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Identification of volatiles generated by potato tubers (Solanum tuberosum CV : Maris Piper) infected by erwinia carotovora, bacillus polymyxa and arthrobacter sp

de Lacy Costello, Ben; Evans, P; Ewen, R.J; Gunson, H.E; Ratcliffe, Norman M.; Spencer-Phillips, Peter T.N.


P Evans

R.J Ewen

H.E Gunson


Bacteria were isolated from internal tissues of surface sterilized healthy tubers of Solanum tuberosum cv. Maris Piper (8 different isolates) and from tubers inoculated with Erwinia carotovora ssp. carotovora showing soft-rot symptoms (3 different isolates), and identified by fatty acid profiling. Bacillus polymyxa and an Arthrobacter sp. were isolated from both sources, E. carotovora only from the soft-rotted tubers. The volatile organic compounds (VOCs) generated by tubers inoculated with E. carotovora, B. polymyxa and the Arthrobacter sp. were identified. Inoculated tubers of cv. Maris Piper were incubated under controlled humidity (95% relative humidity) and temperature (10°C) to simulate typical storage conditions. B. polymyxa and Arthrobacter sp. did not cause symptoms, whilst E. carotovora caused limited soft-rot infections after 4 weeks at the low temperatures typically associated with potatoes in storage. The VOCs released to the headspace around these tubers were collected using an adsorbent system and analysed by Gas Chromatography-Mass Spectrometry (GC-MS). Twenty-two volatiles unique to E. carotovora infection of potato tubers were found,) including 10 alkanes, four alkenes, two aldehydes, one sulphide, one ketone, one alcohol, one aromatic, one acid and one heterocyclic compound. B. polymyxa generated three unique volatiles: N,N-dimethylformamide, 1-pentadecene and 1-hexadecane. Only one volatile, 2,3-dihydrofuran, was unique to the Arthrobacter infection. Production of volatile nitrogen species from E. carotovora-infected tubers increased with time, whereas none were detected in the headspace above uninfected tubers. Further analysis using a modified GC-MS method established that ammonia, trimethylamine and several volatile sulphides were evolved from tubers infected by E. carotovora. No specific volatile was useful as a marker associated with any of the three bacterial species but in the case of E. carotovora-infected potato tubers a significant increase in the volume of compounds evolved was clearly observed. The results are discussed in relation to the use of sensors to detect VOCs evolved from infected tubers in order to provide an early warning system for the control of soft rot in potato stores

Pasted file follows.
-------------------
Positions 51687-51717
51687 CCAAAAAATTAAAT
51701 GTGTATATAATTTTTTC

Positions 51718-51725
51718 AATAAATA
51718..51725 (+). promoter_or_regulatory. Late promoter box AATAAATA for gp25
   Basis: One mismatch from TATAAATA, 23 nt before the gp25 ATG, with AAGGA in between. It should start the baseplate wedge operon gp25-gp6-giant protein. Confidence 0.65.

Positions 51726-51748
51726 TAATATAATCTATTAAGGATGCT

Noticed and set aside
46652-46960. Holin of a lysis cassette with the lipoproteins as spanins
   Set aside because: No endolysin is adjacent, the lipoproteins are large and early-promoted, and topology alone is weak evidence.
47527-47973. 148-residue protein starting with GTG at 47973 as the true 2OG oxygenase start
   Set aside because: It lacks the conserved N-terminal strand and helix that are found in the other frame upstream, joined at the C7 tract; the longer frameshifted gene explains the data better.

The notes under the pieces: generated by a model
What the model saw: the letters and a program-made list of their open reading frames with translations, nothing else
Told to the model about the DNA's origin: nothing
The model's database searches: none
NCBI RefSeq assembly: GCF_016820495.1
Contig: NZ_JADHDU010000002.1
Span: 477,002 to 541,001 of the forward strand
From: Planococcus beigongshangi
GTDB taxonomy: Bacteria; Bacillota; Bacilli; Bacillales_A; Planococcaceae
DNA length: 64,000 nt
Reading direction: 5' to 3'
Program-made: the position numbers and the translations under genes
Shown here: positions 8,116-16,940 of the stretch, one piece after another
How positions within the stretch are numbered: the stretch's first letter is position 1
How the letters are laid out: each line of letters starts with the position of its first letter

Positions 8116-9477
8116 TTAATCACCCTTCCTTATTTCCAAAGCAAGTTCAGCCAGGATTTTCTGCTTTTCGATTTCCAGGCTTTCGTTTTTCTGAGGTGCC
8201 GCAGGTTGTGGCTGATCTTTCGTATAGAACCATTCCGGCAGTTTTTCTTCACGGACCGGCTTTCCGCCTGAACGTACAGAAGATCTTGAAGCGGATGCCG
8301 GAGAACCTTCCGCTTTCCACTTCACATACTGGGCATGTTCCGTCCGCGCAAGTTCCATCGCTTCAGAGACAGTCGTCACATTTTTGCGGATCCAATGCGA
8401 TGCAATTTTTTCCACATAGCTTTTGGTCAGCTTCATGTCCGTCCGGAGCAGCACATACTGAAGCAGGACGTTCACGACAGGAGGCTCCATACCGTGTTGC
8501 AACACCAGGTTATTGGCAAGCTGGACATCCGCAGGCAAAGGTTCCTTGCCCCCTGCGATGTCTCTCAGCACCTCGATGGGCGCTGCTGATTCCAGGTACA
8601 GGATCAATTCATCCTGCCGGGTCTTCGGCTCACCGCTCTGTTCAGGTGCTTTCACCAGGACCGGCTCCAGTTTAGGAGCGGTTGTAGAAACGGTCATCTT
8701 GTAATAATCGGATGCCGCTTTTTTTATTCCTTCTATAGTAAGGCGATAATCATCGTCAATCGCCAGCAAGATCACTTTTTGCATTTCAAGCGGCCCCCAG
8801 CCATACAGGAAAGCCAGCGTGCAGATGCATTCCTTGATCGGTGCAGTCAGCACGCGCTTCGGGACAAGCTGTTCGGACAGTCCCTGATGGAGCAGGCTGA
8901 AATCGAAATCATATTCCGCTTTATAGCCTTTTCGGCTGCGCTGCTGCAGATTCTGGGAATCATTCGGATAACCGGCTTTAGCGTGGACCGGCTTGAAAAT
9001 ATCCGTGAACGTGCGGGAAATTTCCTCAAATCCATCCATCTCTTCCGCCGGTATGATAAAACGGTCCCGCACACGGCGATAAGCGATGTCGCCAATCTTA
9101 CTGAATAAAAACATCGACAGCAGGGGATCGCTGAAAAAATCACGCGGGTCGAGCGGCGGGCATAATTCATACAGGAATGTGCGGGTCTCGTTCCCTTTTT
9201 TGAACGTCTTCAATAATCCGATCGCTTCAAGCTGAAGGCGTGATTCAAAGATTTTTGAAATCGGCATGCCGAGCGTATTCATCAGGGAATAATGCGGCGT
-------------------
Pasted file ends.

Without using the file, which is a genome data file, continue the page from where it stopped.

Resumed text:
de Lacy Costello, B., Evans, P., Ewen, R., Gunson, H., Ratcliffe, N. M., & Spencer-Phillips, P. T. (1999). Identification of volatiles generated by potato tubers (Solanum tuberosum CV : Maris Piper) infected by erwinia carotovora, bacillus polymyxa and arthrobacter sp. Plant Pathology, 48(3), 345-351

Journal Article Type Article
Publication Date Jan 1, 1999
Journal Plant Pathology
Print ISSN 0032-0862
Publisher Wiley
Peer Reviewed Peer Reviewed
Volume 48
Issue 3
Pages 345-351
Keywords Identification, volatile compound, tuber, infection,
interspecific comparison, gas chromatography, mass spectrometry, biological marker, detection, solanum tuberosum, erwinia carotovora, paenibacillus polymyxa,
arthrobacter, solanaceae, dicotyledone


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